Armchair BEA 2014: Novellas and Short Stories

I never really liked reading short stories because they felt… too short. Often the vignette was just enough to whet my appetite and I was disappointed that they ended so soon. Usually, I only read novellas or short stories that were spin-offs of series I loved. A good example of this is The Spiritwalker Trilogy. Kate Elliott posted short stories and extras that take place in the same world but have no place in the books. Most of them can stand-alone but they’re so much fun in context.

By contrast, I struggle with short story collections. I read and loved Salsa Nocturna by Daniel José Older but my major criticism was that it felt disjointed. I was trying to read it like a novel and it simply wasn’t working. My bad.  Long Hidden (edited by Older and Rose Fox) was easier for me to read because the distinct styles and stories forced me to consider each story individually. Even so, I kept commenting on how certain stories would work well in different forms (picture books, stage play, novel). The notable exception was “Each Part Without Mercy” by Meg Jayanth. That story was everything I love in an epic fantasy but bite-sized. Loved it.

I feel short stories and anthologies are an acquired taste. I am trying to learn to read and evaluate them on their own merits rather than comparing them to other forms of writing. I know there is great short fiction out there and I don’t want to miss out!

The next anthology I plan to read is We See a Different Frontier.

Do any of you have trouble reading short stories? Why or why not? Leave a comment below!

Also, there’s still time for Canadians to enter my Long Hidden giveaway!

16 comments for “Armchair BEA 2014: Novellas and Short Stories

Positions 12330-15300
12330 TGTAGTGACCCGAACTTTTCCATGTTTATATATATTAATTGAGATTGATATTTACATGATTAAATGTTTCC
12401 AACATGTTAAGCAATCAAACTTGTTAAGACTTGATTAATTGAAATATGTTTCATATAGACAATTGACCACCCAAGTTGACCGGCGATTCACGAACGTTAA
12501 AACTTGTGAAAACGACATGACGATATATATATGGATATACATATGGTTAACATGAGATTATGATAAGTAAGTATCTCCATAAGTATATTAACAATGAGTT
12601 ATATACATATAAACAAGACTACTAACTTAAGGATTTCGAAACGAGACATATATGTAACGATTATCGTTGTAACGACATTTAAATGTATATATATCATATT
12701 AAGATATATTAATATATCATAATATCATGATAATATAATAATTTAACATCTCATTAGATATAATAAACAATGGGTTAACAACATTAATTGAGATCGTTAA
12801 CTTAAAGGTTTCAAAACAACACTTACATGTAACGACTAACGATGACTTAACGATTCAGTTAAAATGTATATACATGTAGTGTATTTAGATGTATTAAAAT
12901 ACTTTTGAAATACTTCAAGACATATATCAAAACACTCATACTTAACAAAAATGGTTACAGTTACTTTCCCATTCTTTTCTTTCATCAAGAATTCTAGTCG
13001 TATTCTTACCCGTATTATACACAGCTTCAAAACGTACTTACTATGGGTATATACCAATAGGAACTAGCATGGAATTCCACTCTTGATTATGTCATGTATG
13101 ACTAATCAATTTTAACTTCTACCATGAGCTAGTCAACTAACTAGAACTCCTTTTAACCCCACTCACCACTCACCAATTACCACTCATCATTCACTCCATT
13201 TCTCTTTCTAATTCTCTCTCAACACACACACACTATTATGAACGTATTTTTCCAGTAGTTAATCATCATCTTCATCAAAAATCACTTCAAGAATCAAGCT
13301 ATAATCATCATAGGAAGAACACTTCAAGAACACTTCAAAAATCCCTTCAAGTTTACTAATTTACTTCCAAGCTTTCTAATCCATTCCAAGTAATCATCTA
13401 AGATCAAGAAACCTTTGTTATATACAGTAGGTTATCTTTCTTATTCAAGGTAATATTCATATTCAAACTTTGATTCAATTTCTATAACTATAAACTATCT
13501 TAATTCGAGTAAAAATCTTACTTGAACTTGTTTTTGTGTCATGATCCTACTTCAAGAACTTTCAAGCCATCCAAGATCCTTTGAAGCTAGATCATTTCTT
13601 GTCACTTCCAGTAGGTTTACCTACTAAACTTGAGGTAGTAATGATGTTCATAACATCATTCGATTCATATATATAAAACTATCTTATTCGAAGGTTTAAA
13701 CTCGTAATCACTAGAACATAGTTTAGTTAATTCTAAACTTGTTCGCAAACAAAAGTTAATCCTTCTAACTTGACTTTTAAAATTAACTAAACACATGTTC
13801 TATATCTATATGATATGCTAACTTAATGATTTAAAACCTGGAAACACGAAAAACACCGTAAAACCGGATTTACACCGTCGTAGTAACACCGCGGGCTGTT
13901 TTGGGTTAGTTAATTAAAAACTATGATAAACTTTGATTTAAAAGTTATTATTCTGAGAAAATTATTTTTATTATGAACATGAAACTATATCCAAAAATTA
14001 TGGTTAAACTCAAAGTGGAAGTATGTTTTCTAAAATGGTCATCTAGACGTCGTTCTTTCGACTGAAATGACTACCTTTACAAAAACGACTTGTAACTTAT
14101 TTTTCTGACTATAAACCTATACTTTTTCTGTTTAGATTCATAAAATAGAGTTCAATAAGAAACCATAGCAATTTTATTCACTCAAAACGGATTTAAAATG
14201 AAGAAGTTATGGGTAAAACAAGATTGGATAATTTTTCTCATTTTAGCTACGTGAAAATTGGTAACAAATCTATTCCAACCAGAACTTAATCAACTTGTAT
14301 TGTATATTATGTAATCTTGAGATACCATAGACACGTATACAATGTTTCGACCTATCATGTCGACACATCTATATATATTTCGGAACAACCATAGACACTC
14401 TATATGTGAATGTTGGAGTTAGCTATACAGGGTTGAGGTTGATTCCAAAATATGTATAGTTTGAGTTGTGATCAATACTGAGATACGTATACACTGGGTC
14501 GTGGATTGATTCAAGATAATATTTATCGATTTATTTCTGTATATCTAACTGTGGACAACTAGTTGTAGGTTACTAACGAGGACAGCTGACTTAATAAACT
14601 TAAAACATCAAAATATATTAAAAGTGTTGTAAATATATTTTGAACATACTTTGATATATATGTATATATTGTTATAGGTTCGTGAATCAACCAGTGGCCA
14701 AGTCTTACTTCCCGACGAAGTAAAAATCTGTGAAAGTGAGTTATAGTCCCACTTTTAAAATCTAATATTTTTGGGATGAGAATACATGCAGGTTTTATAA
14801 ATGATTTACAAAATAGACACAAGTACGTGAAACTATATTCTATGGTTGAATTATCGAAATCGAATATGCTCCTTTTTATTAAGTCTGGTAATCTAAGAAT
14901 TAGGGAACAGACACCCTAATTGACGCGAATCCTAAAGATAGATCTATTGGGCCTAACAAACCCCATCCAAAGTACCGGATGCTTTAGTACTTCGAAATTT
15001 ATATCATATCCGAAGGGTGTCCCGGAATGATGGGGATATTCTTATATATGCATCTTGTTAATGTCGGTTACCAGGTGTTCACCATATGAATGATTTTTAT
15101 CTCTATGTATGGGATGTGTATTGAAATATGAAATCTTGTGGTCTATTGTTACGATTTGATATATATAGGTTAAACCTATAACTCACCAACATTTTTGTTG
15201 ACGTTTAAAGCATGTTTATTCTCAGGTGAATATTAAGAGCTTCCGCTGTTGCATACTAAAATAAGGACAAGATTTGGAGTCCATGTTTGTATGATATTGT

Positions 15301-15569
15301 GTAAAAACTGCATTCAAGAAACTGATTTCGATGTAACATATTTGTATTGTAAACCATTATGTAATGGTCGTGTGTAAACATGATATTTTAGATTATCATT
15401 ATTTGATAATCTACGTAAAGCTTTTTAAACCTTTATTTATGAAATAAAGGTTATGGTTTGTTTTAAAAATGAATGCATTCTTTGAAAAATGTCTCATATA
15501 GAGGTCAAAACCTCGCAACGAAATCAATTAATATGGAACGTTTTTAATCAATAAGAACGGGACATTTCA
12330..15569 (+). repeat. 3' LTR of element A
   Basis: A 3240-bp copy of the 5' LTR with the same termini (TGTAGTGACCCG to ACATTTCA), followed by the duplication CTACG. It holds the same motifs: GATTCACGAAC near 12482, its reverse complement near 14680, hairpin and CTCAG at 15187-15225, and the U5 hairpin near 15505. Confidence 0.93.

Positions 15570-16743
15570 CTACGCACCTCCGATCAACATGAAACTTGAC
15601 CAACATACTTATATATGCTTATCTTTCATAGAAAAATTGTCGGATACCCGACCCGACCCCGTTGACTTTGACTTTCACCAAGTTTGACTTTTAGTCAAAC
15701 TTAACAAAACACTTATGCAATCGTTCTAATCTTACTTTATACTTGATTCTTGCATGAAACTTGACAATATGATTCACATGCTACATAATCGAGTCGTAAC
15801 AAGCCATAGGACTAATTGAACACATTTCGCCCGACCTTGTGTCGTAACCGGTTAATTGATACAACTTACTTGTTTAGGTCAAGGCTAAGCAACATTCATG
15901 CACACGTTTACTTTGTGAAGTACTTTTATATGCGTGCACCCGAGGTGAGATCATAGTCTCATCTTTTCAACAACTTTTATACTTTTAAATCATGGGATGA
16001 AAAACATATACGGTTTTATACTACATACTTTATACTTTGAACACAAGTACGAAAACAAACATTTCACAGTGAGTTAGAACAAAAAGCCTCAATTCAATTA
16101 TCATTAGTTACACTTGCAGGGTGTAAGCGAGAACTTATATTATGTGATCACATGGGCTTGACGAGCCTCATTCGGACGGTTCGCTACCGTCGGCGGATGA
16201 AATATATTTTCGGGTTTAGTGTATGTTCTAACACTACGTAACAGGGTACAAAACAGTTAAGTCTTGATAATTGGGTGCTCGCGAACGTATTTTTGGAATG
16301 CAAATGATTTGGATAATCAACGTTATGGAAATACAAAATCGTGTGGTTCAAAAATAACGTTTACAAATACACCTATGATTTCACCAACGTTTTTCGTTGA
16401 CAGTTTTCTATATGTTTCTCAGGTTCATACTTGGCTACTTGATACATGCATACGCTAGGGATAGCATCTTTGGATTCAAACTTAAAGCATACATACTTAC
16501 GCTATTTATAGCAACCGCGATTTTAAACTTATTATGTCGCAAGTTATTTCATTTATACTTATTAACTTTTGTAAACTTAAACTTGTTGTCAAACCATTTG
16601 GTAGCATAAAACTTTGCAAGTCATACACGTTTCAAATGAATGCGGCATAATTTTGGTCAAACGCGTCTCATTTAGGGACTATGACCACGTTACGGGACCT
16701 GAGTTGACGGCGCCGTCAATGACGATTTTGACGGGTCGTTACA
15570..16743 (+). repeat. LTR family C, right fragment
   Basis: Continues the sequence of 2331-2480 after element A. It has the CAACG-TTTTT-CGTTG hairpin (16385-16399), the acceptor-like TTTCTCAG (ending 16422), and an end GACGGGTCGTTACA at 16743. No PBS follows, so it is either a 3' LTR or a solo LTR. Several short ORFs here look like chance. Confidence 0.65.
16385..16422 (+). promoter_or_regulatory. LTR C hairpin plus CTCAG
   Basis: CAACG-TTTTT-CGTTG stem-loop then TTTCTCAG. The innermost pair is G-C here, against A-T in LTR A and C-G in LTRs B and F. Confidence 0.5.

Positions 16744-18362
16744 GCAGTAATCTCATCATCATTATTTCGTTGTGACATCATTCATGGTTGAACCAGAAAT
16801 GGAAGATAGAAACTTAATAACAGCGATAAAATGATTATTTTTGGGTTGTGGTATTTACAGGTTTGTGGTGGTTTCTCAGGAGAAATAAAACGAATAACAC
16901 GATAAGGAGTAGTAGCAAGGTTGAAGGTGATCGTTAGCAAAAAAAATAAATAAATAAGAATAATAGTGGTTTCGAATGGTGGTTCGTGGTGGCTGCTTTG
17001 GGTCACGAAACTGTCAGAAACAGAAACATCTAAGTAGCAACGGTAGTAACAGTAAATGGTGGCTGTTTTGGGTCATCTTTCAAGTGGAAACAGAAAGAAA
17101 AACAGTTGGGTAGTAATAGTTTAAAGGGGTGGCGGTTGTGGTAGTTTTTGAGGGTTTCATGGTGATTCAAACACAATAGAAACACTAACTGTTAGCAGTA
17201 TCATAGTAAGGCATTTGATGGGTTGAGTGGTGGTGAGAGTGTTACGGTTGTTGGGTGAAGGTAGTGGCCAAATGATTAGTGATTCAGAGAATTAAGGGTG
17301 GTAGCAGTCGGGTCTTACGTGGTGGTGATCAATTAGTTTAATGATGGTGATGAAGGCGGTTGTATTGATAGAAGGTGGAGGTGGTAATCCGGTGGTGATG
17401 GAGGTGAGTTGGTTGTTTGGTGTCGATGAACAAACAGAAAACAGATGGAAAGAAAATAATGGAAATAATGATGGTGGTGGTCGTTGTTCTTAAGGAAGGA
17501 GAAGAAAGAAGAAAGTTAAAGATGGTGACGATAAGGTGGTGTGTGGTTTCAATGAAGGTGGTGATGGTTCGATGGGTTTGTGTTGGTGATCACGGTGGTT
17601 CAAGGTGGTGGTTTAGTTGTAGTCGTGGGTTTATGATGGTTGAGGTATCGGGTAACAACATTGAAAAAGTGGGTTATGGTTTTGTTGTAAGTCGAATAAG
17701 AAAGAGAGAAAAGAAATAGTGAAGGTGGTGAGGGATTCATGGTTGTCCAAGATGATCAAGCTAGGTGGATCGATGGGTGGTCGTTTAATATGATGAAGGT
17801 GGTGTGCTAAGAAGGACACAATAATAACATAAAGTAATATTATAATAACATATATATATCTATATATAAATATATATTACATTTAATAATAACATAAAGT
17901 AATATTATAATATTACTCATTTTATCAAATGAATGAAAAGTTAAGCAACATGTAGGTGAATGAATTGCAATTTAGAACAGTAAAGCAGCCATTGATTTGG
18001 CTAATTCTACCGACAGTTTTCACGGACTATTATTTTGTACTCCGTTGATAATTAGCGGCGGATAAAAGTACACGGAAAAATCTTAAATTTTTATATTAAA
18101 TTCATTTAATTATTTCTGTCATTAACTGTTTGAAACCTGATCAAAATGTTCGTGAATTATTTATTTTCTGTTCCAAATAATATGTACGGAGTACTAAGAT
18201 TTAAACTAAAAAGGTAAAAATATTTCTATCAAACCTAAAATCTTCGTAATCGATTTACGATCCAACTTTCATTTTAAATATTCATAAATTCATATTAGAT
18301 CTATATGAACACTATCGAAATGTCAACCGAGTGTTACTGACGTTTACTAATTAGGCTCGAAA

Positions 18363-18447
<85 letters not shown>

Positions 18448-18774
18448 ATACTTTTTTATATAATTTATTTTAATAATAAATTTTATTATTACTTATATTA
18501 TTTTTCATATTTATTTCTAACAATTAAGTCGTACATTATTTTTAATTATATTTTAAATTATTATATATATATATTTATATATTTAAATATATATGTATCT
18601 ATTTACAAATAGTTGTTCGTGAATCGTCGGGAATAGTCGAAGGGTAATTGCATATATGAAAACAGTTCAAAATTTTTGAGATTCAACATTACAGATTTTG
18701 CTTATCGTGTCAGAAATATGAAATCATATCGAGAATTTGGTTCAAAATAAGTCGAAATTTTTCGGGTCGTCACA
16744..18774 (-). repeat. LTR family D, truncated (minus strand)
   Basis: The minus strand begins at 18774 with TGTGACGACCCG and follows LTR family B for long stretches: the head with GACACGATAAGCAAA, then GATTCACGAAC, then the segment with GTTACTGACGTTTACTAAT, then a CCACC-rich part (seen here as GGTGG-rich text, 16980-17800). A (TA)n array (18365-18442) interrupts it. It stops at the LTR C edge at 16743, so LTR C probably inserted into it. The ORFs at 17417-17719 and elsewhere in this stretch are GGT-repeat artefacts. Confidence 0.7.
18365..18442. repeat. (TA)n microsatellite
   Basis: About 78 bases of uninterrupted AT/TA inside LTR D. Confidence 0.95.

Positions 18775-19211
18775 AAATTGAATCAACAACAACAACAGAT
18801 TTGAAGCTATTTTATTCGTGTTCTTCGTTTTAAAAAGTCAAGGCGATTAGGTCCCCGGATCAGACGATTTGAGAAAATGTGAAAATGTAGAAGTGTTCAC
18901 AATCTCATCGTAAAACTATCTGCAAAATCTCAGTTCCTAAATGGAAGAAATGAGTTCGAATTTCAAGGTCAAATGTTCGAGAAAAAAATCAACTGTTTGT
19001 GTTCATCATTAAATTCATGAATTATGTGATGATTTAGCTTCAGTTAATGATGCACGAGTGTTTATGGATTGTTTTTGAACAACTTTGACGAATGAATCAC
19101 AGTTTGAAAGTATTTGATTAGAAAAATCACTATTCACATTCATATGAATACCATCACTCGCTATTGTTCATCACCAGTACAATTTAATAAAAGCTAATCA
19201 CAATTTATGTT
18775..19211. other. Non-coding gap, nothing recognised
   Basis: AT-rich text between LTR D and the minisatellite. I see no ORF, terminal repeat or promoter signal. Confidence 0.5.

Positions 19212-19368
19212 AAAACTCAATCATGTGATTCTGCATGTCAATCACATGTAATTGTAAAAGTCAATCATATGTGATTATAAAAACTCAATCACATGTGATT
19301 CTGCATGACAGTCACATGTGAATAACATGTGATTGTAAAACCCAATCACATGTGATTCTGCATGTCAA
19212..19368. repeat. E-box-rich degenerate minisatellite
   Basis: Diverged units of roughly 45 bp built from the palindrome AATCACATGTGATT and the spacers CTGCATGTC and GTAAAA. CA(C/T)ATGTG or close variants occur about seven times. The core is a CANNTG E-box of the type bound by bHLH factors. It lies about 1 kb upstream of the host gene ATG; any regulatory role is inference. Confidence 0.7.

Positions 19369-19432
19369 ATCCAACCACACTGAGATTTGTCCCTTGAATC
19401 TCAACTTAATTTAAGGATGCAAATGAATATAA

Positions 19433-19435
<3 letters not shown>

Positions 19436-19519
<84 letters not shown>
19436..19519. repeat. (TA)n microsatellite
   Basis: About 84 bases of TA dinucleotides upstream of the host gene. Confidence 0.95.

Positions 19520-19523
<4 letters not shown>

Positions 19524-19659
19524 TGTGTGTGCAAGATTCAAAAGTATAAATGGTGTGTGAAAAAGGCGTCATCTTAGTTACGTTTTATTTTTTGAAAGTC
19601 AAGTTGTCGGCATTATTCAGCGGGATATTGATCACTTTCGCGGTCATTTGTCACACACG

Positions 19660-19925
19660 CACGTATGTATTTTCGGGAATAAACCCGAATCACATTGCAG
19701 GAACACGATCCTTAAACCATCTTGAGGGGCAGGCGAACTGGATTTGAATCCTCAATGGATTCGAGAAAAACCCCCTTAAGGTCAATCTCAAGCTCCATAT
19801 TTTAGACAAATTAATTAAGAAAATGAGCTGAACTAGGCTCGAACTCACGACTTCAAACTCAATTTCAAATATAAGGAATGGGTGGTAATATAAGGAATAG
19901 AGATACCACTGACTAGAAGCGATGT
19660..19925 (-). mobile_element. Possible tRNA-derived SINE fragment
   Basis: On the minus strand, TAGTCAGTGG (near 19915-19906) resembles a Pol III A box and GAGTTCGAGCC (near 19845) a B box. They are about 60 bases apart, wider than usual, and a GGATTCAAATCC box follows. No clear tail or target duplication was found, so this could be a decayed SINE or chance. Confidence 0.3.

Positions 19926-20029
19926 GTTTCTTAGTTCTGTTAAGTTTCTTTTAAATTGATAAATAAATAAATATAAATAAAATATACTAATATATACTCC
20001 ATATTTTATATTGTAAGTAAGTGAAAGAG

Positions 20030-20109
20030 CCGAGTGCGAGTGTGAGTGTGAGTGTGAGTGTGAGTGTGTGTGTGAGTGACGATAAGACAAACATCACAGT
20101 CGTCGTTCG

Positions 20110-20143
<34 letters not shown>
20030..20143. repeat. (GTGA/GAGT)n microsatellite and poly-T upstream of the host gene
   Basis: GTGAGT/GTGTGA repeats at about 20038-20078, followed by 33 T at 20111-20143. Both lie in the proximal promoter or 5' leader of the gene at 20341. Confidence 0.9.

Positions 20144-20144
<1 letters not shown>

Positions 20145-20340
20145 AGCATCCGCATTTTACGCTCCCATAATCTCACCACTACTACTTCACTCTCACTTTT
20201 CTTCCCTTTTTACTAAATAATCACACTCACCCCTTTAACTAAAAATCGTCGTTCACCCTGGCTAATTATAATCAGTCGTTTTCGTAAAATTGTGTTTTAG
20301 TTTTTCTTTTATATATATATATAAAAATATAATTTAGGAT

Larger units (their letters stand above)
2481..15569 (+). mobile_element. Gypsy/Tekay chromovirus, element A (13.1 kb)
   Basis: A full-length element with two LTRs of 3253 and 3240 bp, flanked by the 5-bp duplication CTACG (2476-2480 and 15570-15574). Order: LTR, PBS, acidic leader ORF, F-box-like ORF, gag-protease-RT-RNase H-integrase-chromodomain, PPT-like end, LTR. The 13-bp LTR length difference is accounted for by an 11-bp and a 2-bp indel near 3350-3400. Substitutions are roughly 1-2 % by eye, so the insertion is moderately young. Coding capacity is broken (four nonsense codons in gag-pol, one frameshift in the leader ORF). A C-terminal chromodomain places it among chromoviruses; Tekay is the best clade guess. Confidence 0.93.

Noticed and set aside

1. June 1, 2014 at 5:23 pm

    “I never really liked reading short stories because they felt… too short” *high five* We’re the same! Not sure if that’s a good thing or not, though. Maybe we ARE missing out on some great (short) stories…

  2. May 29, 2014 at 12:42 am

    I hear ya re: short stories set in existing worlds. They can sometimes be easier to digest because the background has already been established–those details aren’t irrelevant, but instead developed elsewhere (in the main books). Stand alone shorts can be harder to access because they are (in my solitary opinion) more about concept than exposition.

    For my part, I love a good short story that can make a reader not really care out the origins or ending for a character or situation….one that grabs quickly truly keeps a reader in the (relatively brief) moment.

  3. May 28, 2014 at 11:09 pm

    So glad you are willing to give short fiction a fair shake! :) It’s not so much the plot as the emotion you’re left with. It’s like a kiss from a stranger!
    I’m going to have to read ‘Each Part Without Mercy’ you made it sound amazing :)

    • Léonicka
      May 29, 2014 at 6:49 pm

      Ooooh “kiss from a stranger” is a fantastic way to describe it!

  4. May 28, 2014 at 10:38 pm

    I enjoy short stories. I usually only read them if they are a part of a series I’ve read though.

  5. May 28, 2014 at 9:20 pm

    I struggle a lot too with short stories. I find that I enjoy them a lot if I read them individually, but as part of a collection, I never enjoy them much.

  6. May 28, 2014 at 7:05 pm

    Thank you again for being so kind about Each Part – ah, it makes me want to write a novel!

    Can I add my voice to the clamour around We See A Different Frontier? I think you’d adore it. So many of the stories percolated into my consciousness; it was a real revelation in terms of what it was *possible to write about*. I also discovered Benjanun Sriduangkaew through her story in it – and gosh. Worth the price of admission alone.